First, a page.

Are There Tests for Female Autism?
Autism assessment for children generally includes gathering information from the parent, meeting with the child and engaging with them in a way that allows the clinician to make observations of that child’s characteristics. The clinician will note things like eye contact, how the person engages in conversation, facial expressions, gestures, and imaginative play.
During an autism assessment, the autism diagnostic observation schedule (ADOS) test is often used to facilitate situations in which these traits can be observed. Although the ADOS is frequently referred to as the “gold standard” of autism testing, the ADOS can easily miss autism in girls unless the assessor knows exactly what to look for, and has a thorough understanding of how girls and women tend to mask or camouflage their autistic traits.
Assessment of autism in adult women typically includes a meeting and interview with the client during which the assessor asks questions and gathers information about present and past traits and life experiences. Sometimes the clinician will also meet with the client’s parent or other close relative present during the client’s childhood to gather additional history and information. Assessment often also includes testing such as the ADOS, diagnostic interview for social and communication disorders (DISCO), Rivito autism and asperger diagnostic scale (RAADS), or other psychometric tests.
Assessment and diagnosis have long revolved around the male model of autism, and can be rooted in outdated stereotypes based on how boys were thought to commonly present. Because autism can appear so differently in girls, women, and gender diverse populations, accurate diagnosis can be much more difficult to obtain. Although access to proper diagnosis remains a challenge, the increase in autistic clinicians and researchers in the field of autism may be shifting the tide toward a greater understanding of the nuances and diversity of presentations within the autism spectrum.
How Do Traits of Autism in Girls Change as They Grow Older?
As girls get older, social relationships become more complicated and can become increasingly challenging to navigate. An autistic girl may find herself struggling socially in middle school or high school. Over time, autistic individuals may learn strategies to manage social difficulty, or to mask struggles, but during periods of stress or overwhelm, they may find they are no longer able to camouflage their difficulties or cope with these challenges.9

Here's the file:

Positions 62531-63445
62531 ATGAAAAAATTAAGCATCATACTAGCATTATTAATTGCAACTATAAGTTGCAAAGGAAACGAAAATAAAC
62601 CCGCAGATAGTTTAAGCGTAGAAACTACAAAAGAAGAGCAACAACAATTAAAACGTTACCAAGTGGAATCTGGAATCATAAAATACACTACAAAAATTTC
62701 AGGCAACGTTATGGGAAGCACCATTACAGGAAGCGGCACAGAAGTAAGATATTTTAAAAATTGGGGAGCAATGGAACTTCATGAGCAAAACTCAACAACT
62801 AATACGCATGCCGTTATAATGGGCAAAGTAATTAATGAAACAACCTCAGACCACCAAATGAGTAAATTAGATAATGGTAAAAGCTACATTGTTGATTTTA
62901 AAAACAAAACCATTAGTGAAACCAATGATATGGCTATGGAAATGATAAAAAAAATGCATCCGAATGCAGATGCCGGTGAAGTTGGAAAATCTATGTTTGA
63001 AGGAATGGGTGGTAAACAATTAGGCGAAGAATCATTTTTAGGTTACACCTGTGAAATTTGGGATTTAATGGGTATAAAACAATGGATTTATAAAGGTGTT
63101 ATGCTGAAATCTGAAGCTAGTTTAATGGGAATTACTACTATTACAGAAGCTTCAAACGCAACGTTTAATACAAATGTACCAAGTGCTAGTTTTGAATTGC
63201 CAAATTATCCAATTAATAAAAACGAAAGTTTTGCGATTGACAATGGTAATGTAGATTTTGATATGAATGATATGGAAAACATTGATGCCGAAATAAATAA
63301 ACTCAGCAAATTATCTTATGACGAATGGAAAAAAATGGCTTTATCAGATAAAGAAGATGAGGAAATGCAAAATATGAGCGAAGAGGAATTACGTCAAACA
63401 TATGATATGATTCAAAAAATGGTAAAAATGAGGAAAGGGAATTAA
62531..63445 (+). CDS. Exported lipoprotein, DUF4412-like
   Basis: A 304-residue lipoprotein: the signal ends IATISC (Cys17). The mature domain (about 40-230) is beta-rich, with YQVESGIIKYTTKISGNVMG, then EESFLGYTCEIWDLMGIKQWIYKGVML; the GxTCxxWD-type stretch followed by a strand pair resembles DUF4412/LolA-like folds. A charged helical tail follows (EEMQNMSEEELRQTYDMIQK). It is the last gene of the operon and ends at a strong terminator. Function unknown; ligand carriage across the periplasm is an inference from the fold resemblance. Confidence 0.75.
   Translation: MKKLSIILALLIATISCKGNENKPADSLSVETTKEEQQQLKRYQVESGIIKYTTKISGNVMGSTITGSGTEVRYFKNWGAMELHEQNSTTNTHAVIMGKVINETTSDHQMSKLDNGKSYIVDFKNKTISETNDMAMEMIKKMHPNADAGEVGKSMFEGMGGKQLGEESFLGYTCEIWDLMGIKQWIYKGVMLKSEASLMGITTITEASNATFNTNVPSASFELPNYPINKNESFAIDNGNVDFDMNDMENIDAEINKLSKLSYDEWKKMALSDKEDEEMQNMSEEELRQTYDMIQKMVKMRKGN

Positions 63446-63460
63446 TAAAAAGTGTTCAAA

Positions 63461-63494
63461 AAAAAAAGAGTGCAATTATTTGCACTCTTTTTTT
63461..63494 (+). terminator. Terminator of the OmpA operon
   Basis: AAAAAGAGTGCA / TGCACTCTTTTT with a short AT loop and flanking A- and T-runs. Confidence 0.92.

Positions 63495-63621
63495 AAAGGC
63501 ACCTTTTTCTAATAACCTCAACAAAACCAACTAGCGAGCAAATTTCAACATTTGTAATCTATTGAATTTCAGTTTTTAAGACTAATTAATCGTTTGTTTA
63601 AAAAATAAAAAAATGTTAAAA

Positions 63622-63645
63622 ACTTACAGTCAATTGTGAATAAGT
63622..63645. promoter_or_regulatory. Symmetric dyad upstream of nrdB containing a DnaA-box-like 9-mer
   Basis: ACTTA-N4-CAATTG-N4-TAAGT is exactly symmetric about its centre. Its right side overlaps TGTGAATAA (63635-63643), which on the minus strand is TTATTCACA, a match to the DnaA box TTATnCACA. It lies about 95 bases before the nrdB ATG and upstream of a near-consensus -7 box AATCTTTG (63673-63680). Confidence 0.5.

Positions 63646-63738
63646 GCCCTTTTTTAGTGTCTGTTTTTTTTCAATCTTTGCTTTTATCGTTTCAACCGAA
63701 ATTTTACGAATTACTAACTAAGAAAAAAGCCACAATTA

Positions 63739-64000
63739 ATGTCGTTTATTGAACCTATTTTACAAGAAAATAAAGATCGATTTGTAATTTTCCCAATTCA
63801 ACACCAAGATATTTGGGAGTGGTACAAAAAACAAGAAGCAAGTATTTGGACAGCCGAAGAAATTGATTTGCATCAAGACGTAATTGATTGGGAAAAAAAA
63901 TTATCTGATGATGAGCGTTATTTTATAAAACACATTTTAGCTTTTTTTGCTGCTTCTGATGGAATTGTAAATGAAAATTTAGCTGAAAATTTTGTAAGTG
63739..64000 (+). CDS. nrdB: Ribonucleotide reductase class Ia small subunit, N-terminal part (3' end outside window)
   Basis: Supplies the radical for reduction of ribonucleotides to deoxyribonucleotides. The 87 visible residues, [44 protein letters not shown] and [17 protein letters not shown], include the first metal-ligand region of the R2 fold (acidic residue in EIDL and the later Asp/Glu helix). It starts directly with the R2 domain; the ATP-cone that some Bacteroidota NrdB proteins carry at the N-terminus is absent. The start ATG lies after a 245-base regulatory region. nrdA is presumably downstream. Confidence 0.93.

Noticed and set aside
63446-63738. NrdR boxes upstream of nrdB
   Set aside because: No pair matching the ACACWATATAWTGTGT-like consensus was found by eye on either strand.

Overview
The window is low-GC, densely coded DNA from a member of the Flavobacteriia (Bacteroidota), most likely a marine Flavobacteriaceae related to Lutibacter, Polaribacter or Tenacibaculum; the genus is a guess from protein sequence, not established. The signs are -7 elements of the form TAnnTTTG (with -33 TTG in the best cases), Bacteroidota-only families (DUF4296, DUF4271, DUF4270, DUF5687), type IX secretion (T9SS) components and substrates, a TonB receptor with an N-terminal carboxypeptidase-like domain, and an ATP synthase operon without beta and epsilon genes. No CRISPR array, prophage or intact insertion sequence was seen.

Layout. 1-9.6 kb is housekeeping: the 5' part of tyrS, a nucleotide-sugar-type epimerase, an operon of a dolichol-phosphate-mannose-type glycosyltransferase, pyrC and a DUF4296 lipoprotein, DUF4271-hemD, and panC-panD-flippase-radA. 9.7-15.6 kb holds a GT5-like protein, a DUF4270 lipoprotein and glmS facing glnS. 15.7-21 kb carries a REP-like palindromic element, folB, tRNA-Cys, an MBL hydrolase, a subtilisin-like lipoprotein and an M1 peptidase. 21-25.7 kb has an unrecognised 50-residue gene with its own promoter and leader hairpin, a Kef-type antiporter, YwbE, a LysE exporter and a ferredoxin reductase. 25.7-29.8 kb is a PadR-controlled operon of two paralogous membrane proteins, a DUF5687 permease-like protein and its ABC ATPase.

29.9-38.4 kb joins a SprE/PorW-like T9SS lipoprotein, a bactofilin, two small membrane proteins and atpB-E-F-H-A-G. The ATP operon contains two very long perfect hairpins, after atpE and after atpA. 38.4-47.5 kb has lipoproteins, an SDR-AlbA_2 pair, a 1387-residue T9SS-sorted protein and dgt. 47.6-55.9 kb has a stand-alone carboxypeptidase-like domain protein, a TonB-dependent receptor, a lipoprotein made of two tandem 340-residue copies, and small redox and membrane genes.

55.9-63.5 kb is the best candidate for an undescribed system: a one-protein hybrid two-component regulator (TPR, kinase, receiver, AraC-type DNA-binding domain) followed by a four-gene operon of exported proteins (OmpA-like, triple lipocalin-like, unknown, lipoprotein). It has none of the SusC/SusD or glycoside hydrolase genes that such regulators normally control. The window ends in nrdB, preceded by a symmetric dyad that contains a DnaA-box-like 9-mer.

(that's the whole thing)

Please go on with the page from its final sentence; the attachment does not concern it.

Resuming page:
Puberty can be an incredibly difficult time for girls on the autism spectrum due to physical and hormonal changes, as well as the growing complexity of social relationships. Autistic traits that might have previously gone unnoticed might suddenly become more pronounced during the middle school and high school years due to life becoming more complicated or overwhelming. Emotionality may become stronger and an individual might also be more easily overwhelmed.
Also, as one gets older, sensory issues may feel more pronounced or difficult to manage. And the cost of masking or camouflaging autistic traits can add up over the years, leading to autistic burnout, which is sometimes also referred to as “regression.”
It is not uncommon for women to receive an autism diagnosis in adulthood, often during an autistic burnout. Late diagnosis of women often occurs when stressors in life increase, and there is no longer the time, energy, or rest to cope with these struggles and difficulties as there previously might have been.
Also frequently, women who have children on the autism spectrum, or who are otherwise neurodivergent, may notice traits and characteristics their children possess with which they also identify. It is becoming more common for mothers to become diagnosed with autism, themselves, after their child receives an autism diagnosis.
Getting the Best Support
When seeking to support girls on the autism spectrum, know that autism is not a disease that needs to be cured, or something “wrong” that needs to be corrected. To support a girl on the autism spectrum, love, accept, and encourage her for exactly who she is. Understand that the social environment of school may feel confusing, exhausting or unpleasant, and be sure to provide her with a space that is welcoming, understanding, and sensory friendly. Seek out an IEP or 504 plan if your child needs additional supports or accommodations in the school environment.
Drama, theater, and the arts can be helpful to facilitate self-expression and communication. People on the autism spectrum may be gifted in the area of music, and may write songs or compose music as a means of self-expression. Drawing, painting, and the visual arts can be a wonderful means of expression as well. Art may be a more comfortable and preferred method of communication to the spoken word. Allow and encourage the individual to communicate in whichever way makes the most sense for them (speech, sign language, art, or music).